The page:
• 9.1 Introduction: Reconceptualisations
      • 9.2 Following Ester Boserup's Traces
      • 9.3 Processes of Gendered Structuration and Informalisation
      • 9.4 Gendered Embeddedness of the Economy
      • 9.5 Food and Social Security, Natural Resource Entitlements
      • 9.6 Producing Knowledge and Negotiating Development in Translocal Gendered Spaces
      • 9.7 Conclusion: From Women's Roles to Engendering Development
      • References
    • Chapter 10 Daughters of the Hills: Gendered Agricultural Production, Modernisation, and Declining Child Sex Ratios in the Indian Central Himalayas
      • 10.1 Contrasting Case Studies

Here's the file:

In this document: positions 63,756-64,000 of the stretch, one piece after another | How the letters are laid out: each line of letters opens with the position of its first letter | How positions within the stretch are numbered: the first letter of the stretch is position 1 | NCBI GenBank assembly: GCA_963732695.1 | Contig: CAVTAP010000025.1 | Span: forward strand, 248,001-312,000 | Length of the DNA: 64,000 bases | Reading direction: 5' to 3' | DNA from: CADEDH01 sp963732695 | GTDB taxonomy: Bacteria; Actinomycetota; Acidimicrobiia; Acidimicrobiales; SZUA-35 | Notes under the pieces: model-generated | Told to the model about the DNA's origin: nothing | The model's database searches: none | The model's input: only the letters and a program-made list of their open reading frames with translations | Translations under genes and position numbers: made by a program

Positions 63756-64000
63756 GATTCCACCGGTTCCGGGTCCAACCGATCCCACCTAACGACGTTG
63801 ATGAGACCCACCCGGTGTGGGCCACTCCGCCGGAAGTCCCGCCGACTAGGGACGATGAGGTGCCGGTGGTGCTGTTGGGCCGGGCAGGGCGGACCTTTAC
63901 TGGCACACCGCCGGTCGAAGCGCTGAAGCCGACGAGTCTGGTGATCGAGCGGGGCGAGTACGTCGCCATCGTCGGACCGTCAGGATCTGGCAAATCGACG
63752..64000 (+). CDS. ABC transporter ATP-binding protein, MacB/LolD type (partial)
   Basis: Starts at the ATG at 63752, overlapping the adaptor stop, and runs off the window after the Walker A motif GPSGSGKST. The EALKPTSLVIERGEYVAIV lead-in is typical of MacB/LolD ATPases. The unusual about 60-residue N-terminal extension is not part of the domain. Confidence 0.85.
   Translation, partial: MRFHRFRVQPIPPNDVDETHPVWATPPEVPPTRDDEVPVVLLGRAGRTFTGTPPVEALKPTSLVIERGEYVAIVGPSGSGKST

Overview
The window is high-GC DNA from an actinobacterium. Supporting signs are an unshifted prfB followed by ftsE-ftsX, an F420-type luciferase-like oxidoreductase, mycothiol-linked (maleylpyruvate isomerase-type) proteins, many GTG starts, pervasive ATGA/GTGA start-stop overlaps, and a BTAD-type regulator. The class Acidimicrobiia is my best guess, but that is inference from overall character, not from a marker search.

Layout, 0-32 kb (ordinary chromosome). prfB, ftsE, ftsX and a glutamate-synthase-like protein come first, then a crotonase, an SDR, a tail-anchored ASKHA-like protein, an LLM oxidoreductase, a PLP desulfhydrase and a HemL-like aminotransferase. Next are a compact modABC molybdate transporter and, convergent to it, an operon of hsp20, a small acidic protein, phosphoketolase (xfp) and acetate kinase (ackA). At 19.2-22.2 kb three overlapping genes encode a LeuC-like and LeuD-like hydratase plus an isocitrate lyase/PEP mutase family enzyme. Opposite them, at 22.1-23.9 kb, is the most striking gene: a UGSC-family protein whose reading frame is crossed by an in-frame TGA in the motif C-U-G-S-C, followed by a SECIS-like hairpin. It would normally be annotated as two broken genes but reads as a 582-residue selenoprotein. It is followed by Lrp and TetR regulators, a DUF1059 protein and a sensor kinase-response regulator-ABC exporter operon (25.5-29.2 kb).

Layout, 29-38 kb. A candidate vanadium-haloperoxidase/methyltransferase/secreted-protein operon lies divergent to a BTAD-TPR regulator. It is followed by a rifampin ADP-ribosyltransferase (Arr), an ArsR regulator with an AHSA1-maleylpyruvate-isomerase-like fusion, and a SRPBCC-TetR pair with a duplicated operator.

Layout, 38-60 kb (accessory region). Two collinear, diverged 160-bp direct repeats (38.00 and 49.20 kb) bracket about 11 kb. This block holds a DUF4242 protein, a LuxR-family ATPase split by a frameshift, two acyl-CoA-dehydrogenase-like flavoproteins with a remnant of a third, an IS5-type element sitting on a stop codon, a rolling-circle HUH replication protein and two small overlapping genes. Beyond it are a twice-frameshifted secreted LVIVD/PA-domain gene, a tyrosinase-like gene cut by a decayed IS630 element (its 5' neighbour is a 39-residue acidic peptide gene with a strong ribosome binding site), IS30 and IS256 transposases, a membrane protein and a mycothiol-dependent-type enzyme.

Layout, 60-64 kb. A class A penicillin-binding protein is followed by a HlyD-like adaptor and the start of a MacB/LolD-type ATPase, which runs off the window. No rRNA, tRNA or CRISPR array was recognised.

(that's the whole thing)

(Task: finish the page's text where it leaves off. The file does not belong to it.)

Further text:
• 10.2 Uttarakhand---Dominated by Female Farming Systems
      • 10.3 Low CSR---Bin Block, Pithoragarh Tehsil
      • 10.4 High CSR---Mori Block, Puraula Tehsil
      • 10.5 Discussion and Conclusion
      • References
    • Chapter 11 Revisiting Boserup's Hypotheses in the Context of Africa
      • 11.1 Introduction
      • 11.2 The Status of African Women from the Pre-Colonial Era to the Post-Colonial Era
      • 11.3 The Role of African Women in Food Production and Agriculture
      • 11.4 Women's Lack of Control over the Means of Production
      • 11.5 Are Human Development, Economic Growth, and the Status of Females Interrelated?
      • 11.6 Fertility Transition in Africa
      • 11.7 Conclusions: The Relevance of Boserup's Theories in Twenty-first Century Africa
      • References
    • Chapter 12 An Interpretation of Large-Scale Land Deals Using Boserup's Theories of Agricultural Intensification, Gender and Rural Development